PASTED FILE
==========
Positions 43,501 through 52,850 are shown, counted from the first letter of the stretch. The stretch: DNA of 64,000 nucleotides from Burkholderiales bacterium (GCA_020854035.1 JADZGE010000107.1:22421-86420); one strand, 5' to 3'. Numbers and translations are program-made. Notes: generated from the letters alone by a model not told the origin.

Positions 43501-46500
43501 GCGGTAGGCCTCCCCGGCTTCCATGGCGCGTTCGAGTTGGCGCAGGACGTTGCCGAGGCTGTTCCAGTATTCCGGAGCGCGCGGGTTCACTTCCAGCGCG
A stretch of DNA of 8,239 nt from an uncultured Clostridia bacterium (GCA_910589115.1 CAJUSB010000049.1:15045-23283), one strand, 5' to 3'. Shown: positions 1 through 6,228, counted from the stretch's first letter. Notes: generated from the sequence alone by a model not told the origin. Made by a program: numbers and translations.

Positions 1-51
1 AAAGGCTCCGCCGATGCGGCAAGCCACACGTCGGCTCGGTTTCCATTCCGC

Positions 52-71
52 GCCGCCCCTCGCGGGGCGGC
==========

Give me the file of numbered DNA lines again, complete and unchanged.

Positions 43,501 through 52,850 are shown, counted from the first letter of the stretch. The stretch: DNA of 64,000 nucleotides from Burkholderiales bacterium (GCA_020854035.1 JADZGE010000107.1:22421-86420); one strand, 5' to 3'. Numbers and translations are program-made. Notes: generated from the letters alone by a model not told the origin.

Positions 43501-46500
43501 GCGGTAGGCCTCCCCGGCTTCCATGGCGCGTTCGAGTTGGCGCAGGACGTTGCCGAGGCTGTTCCAGTATTCCGGAGCGCGCGGGTTCACTTCCAGCGCG
A stretch of DNA of 8,239 nt from an uncultured Clostridia bacterium (GCA_910589115.1 CAJUSB010000049.1:15045-23283), one strand, 5' to 3'. Shown: positions 1 through 6,228, counted from the stretch's first letter. Notes: generated from the sequence alone by a model not told the origin. Made by a program: numbers and translations.

Positions 1-51
1 AAAGGCTCCGCCGATGCGGCAAGCCACACGTCGGCTCGGTTTCCATTCCGC

Positions 52-71
52 GCCGCCCCTCGCGGGGCGGC